Terminal deoxynucleotidyl transferase (TdT), also known as DNA nucleotidylexotransferase (DNTT) or terminal transferase, is a specialized DNA polymerase expressed in immature, pre-B, pre-T lymphoid cells, and acute lymphoblastic leukemia/lymphoma cells. TdT adds N-nucleotides to the V,D, and Jexons of the TCR and BCR genes during antibody gene recombination, enabling the phenomenon of junctional diversity. In humans, terminal transferase is encoded by the DNTTgene. As a member of the X family of DNA polymerase enzymes, it works in conjunction with polymerase λ and polymerase μ, both of which belong to the same X family of polymerase enzymes. The diversity introduced by TdT has played an important role in the evolution of the vertebrate immune system, significantly increasing the variety of antigen receptors that a cell is equipped with to fight pathogens. Studies using TdT knockout mice have found drastic reductions (10-fold) in T-cell receptor (TCR) diversity compared with that of normal, or wild-type, systems. The greater diversity of TCRs that an organism is equipped with leads to greater resistance to infection.
TdT catalyses the addition of nucleotides to the 3' terminus of a DNA molecule. Unlike most DNA polymerases, it does not require a template. The preferred substrate of this enzyme is a 3'-overhang, but it can also add nucleotides to blunt or recessed 3' ends. Cobalt is a necessary cofactor, however the enzyme catalyzes reaction upon Mg and Mn administration in vitro.
TdT is expressed mostly in the primary lymphoid organs, like the thymus and bone marrow. Regulation of its expression occurs via multiple pathways. These include protein-protein interactions, like those with TdIF1. TdIF1 is another protein that interacts with TdT to inhibit its function by masking the DNA binding region of the TdT polymerase. The regulation of TdT expression also exists at the transcriptional level, with regulation influenced by stage-specific factors, and occurs in a developmentally restrictive manner. Although expression is typically found to be in the primary lymphoid organs, recent work has suggested that stimulation via antigen can result in secondary TdT expression along with other enzymes needed for gene rearrangement outside of the thymus for T-cells.
This image provides a visual representation of how TdT works in the process of antibody gene rearrangement. Know that although the image uses D and J segments, the same type of rearrangements happen with other segment pairs as well.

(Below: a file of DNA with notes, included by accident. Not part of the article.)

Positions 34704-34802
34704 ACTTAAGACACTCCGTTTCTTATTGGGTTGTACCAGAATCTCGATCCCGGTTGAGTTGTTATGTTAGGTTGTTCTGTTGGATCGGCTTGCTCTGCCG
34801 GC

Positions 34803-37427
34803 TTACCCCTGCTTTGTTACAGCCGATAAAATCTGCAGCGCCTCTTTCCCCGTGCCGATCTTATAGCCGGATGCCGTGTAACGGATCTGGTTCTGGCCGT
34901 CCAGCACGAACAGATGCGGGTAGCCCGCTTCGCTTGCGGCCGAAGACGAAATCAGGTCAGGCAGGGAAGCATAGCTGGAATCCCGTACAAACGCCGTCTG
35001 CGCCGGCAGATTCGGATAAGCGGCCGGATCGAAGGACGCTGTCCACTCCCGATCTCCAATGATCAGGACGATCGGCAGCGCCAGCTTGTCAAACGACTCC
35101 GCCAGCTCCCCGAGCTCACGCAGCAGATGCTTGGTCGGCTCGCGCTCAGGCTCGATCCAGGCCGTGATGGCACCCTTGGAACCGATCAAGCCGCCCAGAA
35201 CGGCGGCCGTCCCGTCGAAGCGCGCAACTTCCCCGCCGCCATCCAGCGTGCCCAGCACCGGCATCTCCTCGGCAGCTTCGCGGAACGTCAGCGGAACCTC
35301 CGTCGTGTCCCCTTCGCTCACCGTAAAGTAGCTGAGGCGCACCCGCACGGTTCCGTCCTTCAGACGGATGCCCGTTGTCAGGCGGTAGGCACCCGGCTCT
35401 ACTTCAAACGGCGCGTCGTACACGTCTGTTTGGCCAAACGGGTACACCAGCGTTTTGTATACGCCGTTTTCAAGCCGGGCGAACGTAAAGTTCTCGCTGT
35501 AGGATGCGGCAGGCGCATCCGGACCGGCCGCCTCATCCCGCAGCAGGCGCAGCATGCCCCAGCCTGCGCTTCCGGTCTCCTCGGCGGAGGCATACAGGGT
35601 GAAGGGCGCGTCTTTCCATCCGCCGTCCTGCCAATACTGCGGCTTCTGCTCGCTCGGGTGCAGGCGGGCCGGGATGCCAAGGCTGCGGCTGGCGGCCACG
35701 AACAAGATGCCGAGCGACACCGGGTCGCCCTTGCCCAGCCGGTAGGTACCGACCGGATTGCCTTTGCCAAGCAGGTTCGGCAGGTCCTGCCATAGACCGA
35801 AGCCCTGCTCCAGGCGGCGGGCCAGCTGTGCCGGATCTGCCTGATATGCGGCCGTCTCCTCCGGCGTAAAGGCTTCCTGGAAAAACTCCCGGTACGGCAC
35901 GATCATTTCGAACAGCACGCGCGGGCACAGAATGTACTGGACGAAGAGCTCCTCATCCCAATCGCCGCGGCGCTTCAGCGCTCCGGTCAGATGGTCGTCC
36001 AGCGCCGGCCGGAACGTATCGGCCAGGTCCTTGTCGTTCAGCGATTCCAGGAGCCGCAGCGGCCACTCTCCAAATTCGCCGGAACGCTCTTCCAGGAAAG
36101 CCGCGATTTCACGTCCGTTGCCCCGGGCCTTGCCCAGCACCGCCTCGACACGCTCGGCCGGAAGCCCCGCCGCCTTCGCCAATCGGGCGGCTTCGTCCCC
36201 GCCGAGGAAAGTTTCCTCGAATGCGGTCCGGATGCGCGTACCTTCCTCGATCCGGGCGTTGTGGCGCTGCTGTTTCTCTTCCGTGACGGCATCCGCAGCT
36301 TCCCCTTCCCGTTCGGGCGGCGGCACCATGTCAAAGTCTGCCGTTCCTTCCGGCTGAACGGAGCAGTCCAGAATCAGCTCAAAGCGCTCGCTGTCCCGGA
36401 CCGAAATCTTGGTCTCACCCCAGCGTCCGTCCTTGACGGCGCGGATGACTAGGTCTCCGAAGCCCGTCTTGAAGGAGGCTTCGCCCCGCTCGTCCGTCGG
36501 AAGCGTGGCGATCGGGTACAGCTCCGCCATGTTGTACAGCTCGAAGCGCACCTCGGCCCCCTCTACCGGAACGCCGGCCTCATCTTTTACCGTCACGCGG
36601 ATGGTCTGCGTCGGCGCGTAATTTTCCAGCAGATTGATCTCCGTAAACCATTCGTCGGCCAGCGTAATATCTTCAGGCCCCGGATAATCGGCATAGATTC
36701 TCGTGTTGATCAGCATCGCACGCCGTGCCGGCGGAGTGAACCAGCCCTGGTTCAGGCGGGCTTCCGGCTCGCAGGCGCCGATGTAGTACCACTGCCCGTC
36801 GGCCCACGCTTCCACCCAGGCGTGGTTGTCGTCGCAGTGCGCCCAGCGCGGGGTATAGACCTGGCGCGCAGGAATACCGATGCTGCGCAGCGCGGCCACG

Upon the action of the RAG 1/2 enzymes, the cleaved double stranded DNA is left with hairpin structures at the end of each DNA segment created by the cleavage event. The hairpins are both opened by the Artemis complex, which has endonuclease activity when phosphorylated, providing the free 3' OH ends for TdT to act upon. Once the Artemis complex has done its job and added palindromic nucleotides (P-nucleotides) to the newly opened DNA hairpins, the stage is set for TdT to do its job. TdT is now able to come in and add N-nucleotides to the existing P-nucleotides in a 5' to 3' direction that polymerases are known to function. On average 2-5 random base pairs are added to each 3' end generated after the action of the Artemis complex. The number of bases added is enough for the two newly synthesized ssDNA segments to undergo micro homology alignment during non-homologous end joining according to the normal Watson-Crick base pairing patterns (A-T, C-G). From there unpaired nucleotides are excised by an exonuclease, like the Artemis Complex (which has exonuclease activity in addition to endonuclease activity), and then template dependent polymerases are able to fill the gaps, finally creating the new coding joint with the action of ligase to combine the segments. Although TdT does not discriminate among the four base pairs when adding them to the N-nucleotide segments, it has shown a bias for guanine and cytosine base pairs.
Polymerase λ has also been found to exhibit similar template independent synthetic activity. Along with activity as a terminal transferase, it is known to also work in a template dependent fashion. This is interesting because TdT works exclusively via a template independent pathway for the addition of nucleotides.
Terminal transferase has applications in molecular biology. It can be used in RACE to add nucleotides that can then be used as a template for a primer in subsequent PCR. It can also be used to add nucleotides labeled with radioactiveisotopes, for example in the TUNEL assay (Terminal deoxynucleotidyl transferase dUTP Nick End Labeling) for the demonstration of apoptosis (which is marked, in part, by fragmented DNA). It is also used in the immunofluorescence assay for the diagnosis of acute lymphoblastic leukemia.
In immunohistochemistry, antibodies to TdT can be used to demonstrate the presence of immature T and B cells and pluripotent hematopoietic stem cells, which possess the antigen, while mature lymphoid cells are always TdT-negative. While TdT-positive cells are found in small numbers in healthy lymph nodes and tonsils, the malignant cells of acute lymphoblastic leukaemia are also TdT-positive, and the antibody can, therefore, be used as part of a panel to diagnose this disease and to distinguish it from, for example, small cell tumours of childhood.
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